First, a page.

\displaystyle \frac{dV}{V} = -c dt

This says that over a very short time interval, the viral load decreases fractionally by a constant number, c.  This equation is a simple differential equation. It relates the differential dV to another differential, dt of the elapsed time.

Integrating both sides of this equation gives the following result:

\displaystyle ln[\frac{V(t)}{V_0}] = -ct

where V_0 is the initial viral load and ln is the natural logarithm. Inverting this function implies:

\displaystyle V(t) = V_0 e^{-ct}

where e is the base of the natural logarithm (thus modelling an exponential decay in the viral load).

Finally, by fitting an exponential decay curve to their experimental data, Ho and Perelson estimated the previously unknown value, c. They then modified their equation like so:

\displaystyle \frac{dV}{dt} = P-cV

Here, P refers to the rate of production of the new virus before the Protease Inhibitor was administered. Ho and Perelson imagined that before the administration of the drug, at every moment, infected cells were releasing new virus particles, which then infected other cells and so on. At the set point, however, the virus was produced as fast as it was cleared. Mathematically, this means that \displaystyle \frac{dV}{dt} = 0 (a “steady state”) which implies that

\displaystyle P = c V_0

This is the set point level of the virus load. Ho and Perelson used this simple equation to estimate the vitally important number (P) that no one had found before: the number of virus particles being cleared each day by the immune system. It turned out to be a billion virus particles a day!

That staggering number means that the asymptomatic stage is far from the calm state that its name implies. In fact, a titanic struggle was taking place during this decade-long period. Every day, the immune system was fighting hard to dispose a billion virus in an all-out war that led to a standstill.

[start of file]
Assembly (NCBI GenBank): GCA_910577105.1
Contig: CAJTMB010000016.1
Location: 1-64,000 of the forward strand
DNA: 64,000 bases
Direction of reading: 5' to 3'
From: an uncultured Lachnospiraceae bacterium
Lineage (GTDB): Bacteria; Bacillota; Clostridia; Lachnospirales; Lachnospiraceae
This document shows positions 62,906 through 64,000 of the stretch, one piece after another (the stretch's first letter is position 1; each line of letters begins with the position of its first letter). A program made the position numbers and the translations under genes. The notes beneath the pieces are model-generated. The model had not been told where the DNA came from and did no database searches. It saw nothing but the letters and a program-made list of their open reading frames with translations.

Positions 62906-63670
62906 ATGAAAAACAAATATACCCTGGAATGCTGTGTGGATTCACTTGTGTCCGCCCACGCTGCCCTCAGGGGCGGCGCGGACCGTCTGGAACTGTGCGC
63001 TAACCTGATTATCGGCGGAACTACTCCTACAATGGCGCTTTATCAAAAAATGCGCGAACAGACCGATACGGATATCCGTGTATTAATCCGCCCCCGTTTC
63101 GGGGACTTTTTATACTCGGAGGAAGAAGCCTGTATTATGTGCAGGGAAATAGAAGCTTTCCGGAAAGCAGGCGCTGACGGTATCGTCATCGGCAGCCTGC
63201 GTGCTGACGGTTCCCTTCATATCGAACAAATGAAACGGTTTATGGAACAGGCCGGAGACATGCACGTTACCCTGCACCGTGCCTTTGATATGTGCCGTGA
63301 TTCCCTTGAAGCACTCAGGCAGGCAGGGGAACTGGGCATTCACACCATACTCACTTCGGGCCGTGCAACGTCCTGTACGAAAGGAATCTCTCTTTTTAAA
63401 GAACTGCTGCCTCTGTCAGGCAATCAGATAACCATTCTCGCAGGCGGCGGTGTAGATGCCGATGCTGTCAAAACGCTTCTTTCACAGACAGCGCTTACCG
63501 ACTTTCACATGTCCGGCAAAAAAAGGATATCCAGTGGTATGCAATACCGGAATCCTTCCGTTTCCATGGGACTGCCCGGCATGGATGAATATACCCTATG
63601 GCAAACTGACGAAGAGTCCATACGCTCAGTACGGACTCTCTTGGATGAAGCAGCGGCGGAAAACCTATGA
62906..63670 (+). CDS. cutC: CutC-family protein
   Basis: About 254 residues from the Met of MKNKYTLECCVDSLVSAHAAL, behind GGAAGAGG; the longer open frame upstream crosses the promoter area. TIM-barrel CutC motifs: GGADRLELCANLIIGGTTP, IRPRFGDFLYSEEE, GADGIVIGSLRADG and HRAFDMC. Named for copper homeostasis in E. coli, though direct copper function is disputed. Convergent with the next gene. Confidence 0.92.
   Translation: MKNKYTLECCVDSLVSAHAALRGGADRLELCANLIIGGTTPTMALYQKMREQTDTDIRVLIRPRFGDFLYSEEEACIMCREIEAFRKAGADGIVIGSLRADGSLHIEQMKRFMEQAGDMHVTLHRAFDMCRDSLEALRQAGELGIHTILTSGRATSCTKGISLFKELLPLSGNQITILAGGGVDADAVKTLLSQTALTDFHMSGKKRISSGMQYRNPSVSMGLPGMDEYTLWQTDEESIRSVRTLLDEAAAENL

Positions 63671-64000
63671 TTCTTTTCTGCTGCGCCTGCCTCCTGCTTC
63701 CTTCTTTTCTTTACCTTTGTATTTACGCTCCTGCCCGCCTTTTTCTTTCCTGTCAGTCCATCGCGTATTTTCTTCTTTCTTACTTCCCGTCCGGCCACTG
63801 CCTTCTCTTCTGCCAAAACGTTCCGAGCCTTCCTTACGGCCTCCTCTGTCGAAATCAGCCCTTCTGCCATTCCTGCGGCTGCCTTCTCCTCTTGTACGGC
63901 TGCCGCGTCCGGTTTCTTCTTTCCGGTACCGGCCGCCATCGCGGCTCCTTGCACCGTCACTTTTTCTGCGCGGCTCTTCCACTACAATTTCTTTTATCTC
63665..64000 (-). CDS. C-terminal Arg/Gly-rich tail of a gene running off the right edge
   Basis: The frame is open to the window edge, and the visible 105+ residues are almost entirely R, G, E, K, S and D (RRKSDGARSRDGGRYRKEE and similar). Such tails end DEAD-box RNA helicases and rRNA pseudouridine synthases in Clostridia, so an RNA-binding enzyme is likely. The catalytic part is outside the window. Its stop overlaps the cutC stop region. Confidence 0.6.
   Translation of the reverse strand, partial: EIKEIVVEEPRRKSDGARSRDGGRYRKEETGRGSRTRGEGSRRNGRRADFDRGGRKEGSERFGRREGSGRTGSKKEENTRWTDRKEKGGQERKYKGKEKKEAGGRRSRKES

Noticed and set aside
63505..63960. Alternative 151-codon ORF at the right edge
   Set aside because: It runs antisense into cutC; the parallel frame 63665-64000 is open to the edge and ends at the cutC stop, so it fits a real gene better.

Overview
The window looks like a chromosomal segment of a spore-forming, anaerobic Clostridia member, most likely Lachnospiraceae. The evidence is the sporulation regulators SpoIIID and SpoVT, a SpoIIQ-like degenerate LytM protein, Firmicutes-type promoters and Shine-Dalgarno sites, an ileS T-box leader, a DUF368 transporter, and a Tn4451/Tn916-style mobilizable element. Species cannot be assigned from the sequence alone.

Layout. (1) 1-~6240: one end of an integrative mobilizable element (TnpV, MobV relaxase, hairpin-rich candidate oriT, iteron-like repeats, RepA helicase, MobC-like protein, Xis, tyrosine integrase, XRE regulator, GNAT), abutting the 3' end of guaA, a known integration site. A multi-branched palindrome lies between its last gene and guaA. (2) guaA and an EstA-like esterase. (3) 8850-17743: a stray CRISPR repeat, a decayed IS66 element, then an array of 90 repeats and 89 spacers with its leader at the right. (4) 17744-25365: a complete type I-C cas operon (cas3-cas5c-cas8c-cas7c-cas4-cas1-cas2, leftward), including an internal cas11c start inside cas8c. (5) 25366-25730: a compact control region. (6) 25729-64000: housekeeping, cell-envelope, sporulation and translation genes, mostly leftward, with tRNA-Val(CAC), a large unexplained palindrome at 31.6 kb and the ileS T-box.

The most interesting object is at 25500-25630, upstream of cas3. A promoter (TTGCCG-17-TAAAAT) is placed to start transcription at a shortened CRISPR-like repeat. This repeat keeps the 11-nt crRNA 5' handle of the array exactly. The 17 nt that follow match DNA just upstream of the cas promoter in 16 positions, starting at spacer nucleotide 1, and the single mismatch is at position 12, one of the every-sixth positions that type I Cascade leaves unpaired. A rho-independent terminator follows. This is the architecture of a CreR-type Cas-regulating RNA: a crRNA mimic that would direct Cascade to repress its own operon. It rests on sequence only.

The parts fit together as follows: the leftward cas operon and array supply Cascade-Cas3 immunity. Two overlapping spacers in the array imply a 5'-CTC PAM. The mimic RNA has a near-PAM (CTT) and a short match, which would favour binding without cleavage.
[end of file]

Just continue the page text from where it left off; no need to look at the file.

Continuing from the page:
A bit later, Ho and Perelson collected more data and refined their model to account for the time lag between the medicine’s absorption, distribution, and eventual penetration into the target cells. When they redid the experiments and fit the data, the results were even more alarming: 10 billion virus particles were being produced and then cleared from the bloodstream each day.

Ho and Perelson’s discovery was nothing short of monumental, with far-reaching implications for treatment. Until their work, doctors waited until HIV emerged from the supposed hibernation before they prescribed antiviral drugs. They thought this was a wise decision because it conserves the strength of the patient’s immune system until it really needed help. The Ho-Perelson findings, turned this pictured upside down. There was no hibernation. A colossal war was going on and the immune system needed all the help it could get during the supposed calm period. Help eventually came in the form of cocktail drugs. The idea is that HIV must be beaten back using not one drug, but a combination of different drugs.

Ho and Perelson’s mathematics gave a quantitative estimate of how many drugs had to be used. Long story short, when Ho and his colleagues tested a three-drug combination on HIV-infected patients in clinical studies, the results were astonishing. The level of virus in the bloodstream dropped about a hundredfold in two weeks. Over the following month, it became undetectable. This doesn’t mean that a cure for HIV has been found. The virus could still rebound aggressively if patients take a break from therapy. But it does signal a new and powerful way of tackling a recalcitrant enemy, changing HIV from a death sentence to a chronic condition that could be managed for those who had access to treatment. With this valuable experience behind him, Ho is now heading a new team of researchers to tackle another the massive challenge posed by the Covid-19 virus.